[Rd] True length - length(unclass(x)) - without having to call unclass()?

Kevin Ushey kevinu@hey @ending from gm@il@com
Wed Sep 5 18:30:34 CEST 2018

More generally, I think one of the issues is that R is not yet able to
decrement a reference count (or mark a 'shared' data object as
'unshared' after it knows only one binding to it exists). This means
passing variables to R closures will mark that object as shared:

    x <- list()
    .Internal(inspect(x))  # NAM(1)
    .Internal(inspect(x))  # NAM(3)

I think for this reason users often resort to 'hacks' that involve
directly setting attributes on the object, since they 'know' only one
reference to a particular object exists. I'm not sure if this really
is 'safe', though -- likely not given potential future optimizations
to R, as Tomas has alluded to.

I think true reference counting has been implemented in the R sources,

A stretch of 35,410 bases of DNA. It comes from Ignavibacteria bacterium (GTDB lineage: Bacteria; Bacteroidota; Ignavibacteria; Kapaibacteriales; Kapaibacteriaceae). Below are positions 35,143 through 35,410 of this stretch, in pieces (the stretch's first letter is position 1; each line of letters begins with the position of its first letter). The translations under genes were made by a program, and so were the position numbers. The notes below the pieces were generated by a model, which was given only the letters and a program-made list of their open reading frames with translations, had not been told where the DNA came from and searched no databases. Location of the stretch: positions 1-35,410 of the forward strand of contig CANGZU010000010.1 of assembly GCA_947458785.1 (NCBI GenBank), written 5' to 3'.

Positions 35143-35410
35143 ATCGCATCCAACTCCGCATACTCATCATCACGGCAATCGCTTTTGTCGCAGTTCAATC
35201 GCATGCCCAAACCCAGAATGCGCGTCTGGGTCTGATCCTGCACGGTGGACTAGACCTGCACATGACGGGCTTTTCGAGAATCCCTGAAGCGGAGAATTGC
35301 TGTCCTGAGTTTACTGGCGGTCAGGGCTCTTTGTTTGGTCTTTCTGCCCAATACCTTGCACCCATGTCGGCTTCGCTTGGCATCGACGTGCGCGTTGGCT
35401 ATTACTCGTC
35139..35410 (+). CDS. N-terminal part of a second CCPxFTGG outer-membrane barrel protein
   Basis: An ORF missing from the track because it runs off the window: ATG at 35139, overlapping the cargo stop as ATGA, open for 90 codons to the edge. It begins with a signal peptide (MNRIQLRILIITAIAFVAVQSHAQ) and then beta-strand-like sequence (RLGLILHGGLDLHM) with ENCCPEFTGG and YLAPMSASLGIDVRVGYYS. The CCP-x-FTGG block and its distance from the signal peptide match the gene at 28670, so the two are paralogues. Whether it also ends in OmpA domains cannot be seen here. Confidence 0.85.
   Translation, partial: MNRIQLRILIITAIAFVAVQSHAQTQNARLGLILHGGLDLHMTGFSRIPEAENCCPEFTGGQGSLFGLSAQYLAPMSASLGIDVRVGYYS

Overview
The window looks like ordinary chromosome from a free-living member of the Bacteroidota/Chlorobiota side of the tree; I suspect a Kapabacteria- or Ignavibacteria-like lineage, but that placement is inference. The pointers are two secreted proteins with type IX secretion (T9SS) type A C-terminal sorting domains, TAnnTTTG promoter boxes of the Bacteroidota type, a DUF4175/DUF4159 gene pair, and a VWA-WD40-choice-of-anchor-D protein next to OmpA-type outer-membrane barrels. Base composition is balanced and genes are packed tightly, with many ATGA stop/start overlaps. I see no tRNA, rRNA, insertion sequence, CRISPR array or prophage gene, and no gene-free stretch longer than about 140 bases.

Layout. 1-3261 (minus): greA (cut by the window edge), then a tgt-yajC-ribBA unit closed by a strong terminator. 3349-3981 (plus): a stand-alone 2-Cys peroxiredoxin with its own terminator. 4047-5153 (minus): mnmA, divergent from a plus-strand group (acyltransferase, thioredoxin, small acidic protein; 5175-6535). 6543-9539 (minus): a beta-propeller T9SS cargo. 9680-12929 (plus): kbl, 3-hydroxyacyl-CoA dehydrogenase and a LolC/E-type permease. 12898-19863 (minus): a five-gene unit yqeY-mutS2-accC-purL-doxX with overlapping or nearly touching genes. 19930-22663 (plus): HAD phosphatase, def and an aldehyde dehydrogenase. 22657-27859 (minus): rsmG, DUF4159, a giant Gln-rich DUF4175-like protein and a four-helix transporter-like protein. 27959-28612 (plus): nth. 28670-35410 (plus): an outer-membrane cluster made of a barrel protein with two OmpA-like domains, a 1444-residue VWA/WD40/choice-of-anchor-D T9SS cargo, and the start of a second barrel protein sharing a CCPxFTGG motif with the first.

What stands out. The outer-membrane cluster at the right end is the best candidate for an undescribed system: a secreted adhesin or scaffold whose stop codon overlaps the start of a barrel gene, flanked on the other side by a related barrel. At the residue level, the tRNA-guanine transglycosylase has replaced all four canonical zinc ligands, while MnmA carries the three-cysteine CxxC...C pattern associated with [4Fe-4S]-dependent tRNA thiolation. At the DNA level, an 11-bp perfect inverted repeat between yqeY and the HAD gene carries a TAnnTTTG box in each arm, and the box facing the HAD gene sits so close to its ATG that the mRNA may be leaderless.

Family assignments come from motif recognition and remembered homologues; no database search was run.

but the switch has not yet been flipped to enable that by default.
Hopefully having that will make cases like the above work as expected?


On Wed, Sep 5, 2018 at 2:19 AM Iñaki Ucar <iucar using fedoraproject.org> wrote:
> The bottomline here is that one can always call a base method,
> inexpensively and without modifying the object, in, let's say,
> *formal* OOP languages. In R, this is not possible in general. It
> would be possible if there was always a foo.default, but primitives
> use internal dispatch.
> I was wondering whether it would be possible to provide a super(x, n)
> function which simply causes the dispatching system to avoid "n"
> classes in the hierarchy, so that:
> > x <- structure(list(), class=c("foo", "bar"))
> > length(super(x, 0)) # looks for a length.foo
> > length(super(x, 1)) # looks for a length.bar
> > length(super(x, 2)) # calls the default
> > length(super(x, Inf)) # calls the default
> Iñaki

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